Israel foils plot to smuggle IDF uniforms into Gaza Strip
Israel Defense Ministry Spokesperson
Israel's defense authorities in charge of regulating goods entering Gaza at the Kerem Shalom crossing successfully foiled this week two potential terrorist plots, one involving the smuggling of Israel Defense Forces (IDF) uniforms, and the other the transport of mercury, which could be used for terrorist purposes.
Security inspectors searched a truck after the driver raised suspicions, discovering a variety of IDF apparel, which were confiscated for further investigation.
The authorities also seized this week a quantity of mercury found among medical equipment on consignment due to reach the Gaza Strip, but which was not coordinated with security officials.
“Mercury is a dual-use material that could be used for terrorist activity; the mercury was confiscated and delivered for further investigation by the security forces,” a government press office statement relayed.
Last month the authorities successfully thwarted an attempt to smuggle crates containing material that could be used to make explosives, using a new lab set up in previous months to help identify potentially dangerous contents.
2017 saw dozens of smuggling attempts foiled by Kerem Shalom Crossing Authority employees, managed by Israel Airports Authority.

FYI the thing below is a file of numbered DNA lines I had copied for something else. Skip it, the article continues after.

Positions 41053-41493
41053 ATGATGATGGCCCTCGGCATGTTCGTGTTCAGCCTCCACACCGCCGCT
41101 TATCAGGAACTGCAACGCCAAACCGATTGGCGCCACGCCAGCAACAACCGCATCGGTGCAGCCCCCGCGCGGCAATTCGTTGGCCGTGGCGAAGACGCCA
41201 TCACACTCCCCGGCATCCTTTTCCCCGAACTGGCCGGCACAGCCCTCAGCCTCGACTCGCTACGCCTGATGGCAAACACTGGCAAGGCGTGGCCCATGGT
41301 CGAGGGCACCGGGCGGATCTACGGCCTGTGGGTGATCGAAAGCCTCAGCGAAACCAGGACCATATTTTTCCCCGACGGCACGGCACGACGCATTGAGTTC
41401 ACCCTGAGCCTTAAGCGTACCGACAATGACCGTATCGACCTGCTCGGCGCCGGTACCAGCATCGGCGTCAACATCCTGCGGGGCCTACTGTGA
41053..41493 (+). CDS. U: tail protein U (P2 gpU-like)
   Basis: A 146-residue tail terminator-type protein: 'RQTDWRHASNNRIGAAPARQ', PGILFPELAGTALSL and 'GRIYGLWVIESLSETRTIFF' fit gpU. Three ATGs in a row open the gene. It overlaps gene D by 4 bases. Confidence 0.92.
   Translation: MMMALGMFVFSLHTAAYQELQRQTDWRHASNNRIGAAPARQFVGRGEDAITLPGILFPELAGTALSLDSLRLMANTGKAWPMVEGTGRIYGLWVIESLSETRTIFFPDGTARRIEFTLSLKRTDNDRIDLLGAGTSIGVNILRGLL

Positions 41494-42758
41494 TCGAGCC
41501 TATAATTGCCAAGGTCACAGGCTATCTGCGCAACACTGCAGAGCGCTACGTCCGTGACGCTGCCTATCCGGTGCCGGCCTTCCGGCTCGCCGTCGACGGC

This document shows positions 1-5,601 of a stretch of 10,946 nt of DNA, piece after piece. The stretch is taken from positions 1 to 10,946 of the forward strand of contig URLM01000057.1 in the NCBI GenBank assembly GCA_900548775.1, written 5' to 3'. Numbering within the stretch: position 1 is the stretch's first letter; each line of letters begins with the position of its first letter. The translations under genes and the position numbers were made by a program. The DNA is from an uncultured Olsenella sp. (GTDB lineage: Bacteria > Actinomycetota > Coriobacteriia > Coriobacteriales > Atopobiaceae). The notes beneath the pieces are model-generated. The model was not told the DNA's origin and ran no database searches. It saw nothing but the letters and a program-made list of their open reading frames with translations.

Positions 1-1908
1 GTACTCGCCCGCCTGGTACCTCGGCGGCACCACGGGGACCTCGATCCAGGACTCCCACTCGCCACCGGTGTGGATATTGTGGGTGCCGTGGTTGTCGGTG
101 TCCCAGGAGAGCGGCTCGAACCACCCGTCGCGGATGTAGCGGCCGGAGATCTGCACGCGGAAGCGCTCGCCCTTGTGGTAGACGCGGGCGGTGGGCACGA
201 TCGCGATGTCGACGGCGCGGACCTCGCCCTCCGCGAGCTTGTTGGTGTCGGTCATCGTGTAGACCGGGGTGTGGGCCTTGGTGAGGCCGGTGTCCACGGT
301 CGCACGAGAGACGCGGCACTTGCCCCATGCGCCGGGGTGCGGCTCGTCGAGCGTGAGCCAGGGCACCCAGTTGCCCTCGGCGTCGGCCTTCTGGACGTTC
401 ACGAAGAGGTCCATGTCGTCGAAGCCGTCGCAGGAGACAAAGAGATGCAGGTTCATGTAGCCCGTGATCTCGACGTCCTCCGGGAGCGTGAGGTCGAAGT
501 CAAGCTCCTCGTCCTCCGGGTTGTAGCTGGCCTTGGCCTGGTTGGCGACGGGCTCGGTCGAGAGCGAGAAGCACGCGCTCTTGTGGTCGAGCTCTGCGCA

At the same time, the Gaza Strip has been teetering on the verge of a humanitarian crisis, and last month Israel presented an international committee coordinating Palestinian development aid with a $1 billion list of major infrastructure projects to address the concerns, including the expansion of the Erez border crossing -- currently only a pedestrian crossing -- to facilitate the transfer of commercial goods in and out of Gaza.
On Tuesday, Trump’s administration held a “brainstorming session” at the White House with representatives from a number of countries and international organizations to help alleviate the potential crisis in the Strip, following Trump's decision in 2018 to drastically cut funding to the UN agency for Palestinian refugees.
"Solving the situation in Gaza is vital for humanitarian reasons. Important for the security of Egypt and Israel and is a necessary step toward reaching a comprehensive peace agreement between Israelis and Palestinians, including Palestinians in both Gaza and the West Bank,” Jason Greenblatt, Trump's special envoy for Israeli-Palestinian peace negotiations, said in a statement.
The transport of goods into Gaza is regulated by the Defense Ministry Crossings Authority security inspectors at Kerem Shalom crossing, in coordination with the Coordinator of Government Activities in the Territories (COGAT) -- the defense ministry unit which coordinates with the international community on all civilian, humanitarian, and infrastructure matters relating to the West Bank and Gaza Strip.
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